What was the most illuminating thing about doing a Girl Power issue?
How many amazingly empowering stories there are out there. Every single woman we featured came from a unique background and worked really hard to carve out her own place in the world. Personally, I really enjoyed interviewing Naomie Harris. I actually flew to London to do her shoot and interview. She is such an insightful and down to earth person; she was also one of the only celebrities we worked with on that whole issue who didn’t have a publicist on set.
Women photographed the entire issue, all the articles were written by women, and all of the talent was female. I spent a huge amount of time trying to find female photographers across the world that could do these shoots. I really enjoyed working on the issue and am very glad I did it, since that is our last issue ― a Collectors Issue. I can say that now I’ve moved on; I want to focus on the gallery. I will keep the online magazine, since we reach the same audience, but the Girl Power issue was our last big release.
Why did you choose to focus on women at The Untitled Space?
From my own experiences, I understand how much women need help. Female creatives need assistance, because so few of them are actually able to sell their work and make a living. You may see them on TV or in the press, but it does not mean they are able to pay their rent. Bottom line is, when you look at the statistics, only 5-8% of artists represented by galleries and museums are women.
In 2015, my team and I spent months and months and months going through every major magazine published in America ― we’re talking about 10 major publications ― and looked at every single photo credit, counting how many women were actually being published. In the United States, the average was about 13%. I was shocked, because some of these publications come off as being very supportive of women, but they had zero women shooting for them. So, when I looked at these numbers and statistics, it just made sense to me. I will say that I have not reviewed the statistics for 2017, but the state of our country right now shows me that women need to be supported.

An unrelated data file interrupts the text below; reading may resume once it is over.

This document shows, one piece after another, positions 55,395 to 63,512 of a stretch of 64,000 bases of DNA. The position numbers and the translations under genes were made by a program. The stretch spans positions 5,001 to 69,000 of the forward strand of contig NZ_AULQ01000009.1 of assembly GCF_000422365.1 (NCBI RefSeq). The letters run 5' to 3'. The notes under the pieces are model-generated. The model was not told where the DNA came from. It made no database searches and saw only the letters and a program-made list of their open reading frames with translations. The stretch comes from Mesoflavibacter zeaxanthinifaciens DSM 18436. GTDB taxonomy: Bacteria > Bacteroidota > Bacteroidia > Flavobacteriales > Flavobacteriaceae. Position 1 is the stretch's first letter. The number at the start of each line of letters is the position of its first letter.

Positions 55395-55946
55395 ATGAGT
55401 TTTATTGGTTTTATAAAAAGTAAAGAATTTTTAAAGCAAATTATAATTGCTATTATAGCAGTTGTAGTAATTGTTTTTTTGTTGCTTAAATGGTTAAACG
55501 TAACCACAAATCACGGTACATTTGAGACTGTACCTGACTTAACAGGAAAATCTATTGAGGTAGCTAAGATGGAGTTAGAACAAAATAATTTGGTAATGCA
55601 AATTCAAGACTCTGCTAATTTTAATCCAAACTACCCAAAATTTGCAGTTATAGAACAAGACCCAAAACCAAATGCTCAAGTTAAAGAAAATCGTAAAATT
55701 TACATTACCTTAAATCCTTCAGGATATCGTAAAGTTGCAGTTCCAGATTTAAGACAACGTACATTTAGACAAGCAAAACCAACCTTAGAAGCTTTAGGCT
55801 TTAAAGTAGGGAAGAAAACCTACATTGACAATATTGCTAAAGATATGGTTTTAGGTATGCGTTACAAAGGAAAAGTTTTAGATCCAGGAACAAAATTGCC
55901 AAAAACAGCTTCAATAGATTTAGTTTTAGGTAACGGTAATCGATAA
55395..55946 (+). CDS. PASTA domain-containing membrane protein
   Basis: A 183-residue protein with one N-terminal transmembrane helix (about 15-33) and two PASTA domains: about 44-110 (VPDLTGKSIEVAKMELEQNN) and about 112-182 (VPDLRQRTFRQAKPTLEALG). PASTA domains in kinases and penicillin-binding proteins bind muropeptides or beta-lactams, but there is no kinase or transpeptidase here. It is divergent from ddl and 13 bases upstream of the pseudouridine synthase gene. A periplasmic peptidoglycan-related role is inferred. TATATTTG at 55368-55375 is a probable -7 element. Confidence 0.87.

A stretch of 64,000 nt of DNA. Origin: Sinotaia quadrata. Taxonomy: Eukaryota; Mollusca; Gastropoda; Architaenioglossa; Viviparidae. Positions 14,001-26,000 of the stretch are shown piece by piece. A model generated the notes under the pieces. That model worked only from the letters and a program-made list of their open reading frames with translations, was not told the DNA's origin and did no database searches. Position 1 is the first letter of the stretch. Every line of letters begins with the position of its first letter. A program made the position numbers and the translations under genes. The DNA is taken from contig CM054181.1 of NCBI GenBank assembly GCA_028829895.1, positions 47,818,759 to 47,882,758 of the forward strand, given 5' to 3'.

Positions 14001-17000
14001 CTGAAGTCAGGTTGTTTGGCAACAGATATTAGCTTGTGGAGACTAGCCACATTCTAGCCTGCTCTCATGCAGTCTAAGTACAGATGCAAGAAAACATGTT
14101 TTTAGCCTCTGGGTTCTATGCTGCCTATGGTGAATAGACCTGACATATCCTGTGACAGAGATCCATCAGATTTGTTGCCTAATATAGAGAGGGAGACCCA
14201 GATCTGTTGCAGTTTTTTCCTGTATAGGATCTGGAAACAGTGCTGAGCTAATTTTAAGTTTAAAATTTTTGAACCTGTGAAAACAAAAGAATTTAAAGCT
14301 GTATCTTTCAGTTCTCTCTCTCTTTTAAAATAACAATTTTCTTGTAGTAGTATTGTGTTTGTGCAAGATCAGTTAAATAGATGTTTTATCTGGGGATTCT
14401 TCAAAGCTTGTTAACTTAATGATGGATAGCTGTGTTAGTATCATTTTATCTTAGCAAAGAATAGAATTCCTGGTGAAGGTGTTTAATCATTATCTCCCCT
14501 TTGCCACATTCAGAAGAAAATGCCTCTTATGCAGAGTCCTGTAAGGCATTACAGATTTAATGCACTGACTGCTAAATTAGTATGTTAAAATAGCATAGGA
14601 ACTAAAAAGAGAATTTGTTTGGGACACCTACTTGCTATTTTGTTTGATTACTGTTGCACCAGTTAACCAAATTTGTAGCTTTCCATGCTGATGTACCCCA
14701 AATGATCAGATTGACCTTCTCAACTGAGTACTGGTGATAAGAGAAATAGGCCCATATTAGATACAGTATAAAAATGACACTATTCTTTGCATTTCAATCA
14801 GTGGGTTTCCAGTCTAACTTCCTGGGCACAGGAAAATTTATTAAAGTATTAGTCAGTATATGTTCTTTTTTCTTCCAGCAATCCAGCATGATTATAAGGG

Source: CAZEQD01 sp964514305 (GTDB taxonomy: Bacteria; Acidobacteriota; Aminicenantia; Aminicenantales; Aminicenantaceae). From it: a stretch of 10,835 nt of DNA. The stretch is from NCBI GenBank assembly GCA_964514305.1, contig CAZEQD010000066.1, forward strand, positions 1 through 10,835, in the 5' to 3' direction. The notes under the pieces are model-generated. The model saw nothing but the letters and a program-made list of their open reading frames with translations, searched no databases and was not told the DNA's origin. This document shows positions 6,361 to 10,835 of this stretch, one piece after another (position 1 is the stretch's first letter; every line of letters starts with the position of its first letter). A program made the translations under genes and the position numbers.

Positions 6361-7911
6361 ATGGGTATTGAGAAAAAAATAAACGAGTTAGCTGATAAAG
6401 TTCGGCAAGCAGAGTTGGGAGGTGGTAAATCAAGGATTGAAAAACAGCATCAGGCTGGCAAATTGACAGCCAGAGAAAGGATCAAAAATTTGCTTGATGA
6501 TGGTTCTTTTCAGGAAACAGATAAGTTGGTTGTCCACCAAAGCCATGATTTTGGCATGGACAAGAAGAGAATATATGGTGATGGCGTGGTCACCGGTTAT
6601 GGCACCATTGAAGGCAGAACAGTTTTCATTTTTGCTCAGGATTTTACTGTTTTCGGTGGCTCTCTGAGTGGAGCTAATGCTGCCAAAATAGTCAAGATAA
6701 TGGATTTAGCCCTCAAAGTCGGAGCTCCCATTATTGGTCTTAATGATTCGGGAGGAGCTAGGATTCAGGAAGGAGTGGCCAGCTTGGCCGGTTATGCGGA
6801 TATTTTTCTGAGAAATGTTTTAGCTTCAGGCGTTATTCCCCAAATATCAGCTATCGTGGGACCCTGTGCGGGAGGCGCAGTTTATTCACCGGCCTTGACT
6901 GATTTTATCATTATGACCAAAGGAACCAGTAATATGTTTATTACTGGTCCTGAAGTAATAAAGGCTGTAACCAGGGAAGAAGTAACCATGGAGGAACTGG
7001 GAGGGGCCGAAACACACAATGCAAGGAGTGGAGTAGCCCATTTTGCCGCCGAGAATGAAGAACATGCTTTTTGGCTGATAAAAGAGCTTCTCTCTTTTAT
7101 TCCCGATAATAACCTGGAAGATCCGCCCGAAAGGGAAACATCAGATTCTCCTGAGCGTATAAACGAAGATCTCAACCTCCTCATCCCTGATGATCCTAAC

What was your favorite exhibit at The Untitled Gallery to date?
I have to say that I really love our current show, Secret Garden: The Female Gaze on Erotica. It definitely comes from a very real feminine place; the artists are exploring their own intimate stories with the work. And, Uprise: Angry Women was incredible, because we have such a small space but were able to feature about 80 artists. The exhibit was very reflective of what a lot of women experience.
Is there an exhibit you would like to do, but haven’t yet?
That’s an endless question. Oh god! I have so many ideas. I guess I would like to do an exhibit of my own work. I have been focusing so much on exhibits with other artists, I’ve sort of ended up neglecting my own. I am also planning to do an exhibit focusing on textiles, but ― you know ― in the future. I do like the idea of pushing forward and doing some large-scale work, maybe something in the public space.
What are you currently reading?
Books, hmm. I’ve been rereading My Secret Garden (1973) by Nancy Friday, which inspired the theme of my current exhibit. I highly recommend it to everyone who doesn’t mind a little erotic content.
Is there anything that people may be surprised to learn that wasn’t addressed in this interview?
Well, when I originally found my gallery space, I was unaware that Lispenard Street, which is where it’s situated, was actually the location of New York City’s Underground Railroad. During the Civil War, this was where hundreds of emancipated slaves were able to find a new beginning in the North East. It’s an interesting coincidence that this street has a long history of being populated by people fighting for freedom, liberation, and equal rights. I hope we’re absorbing some of their energy.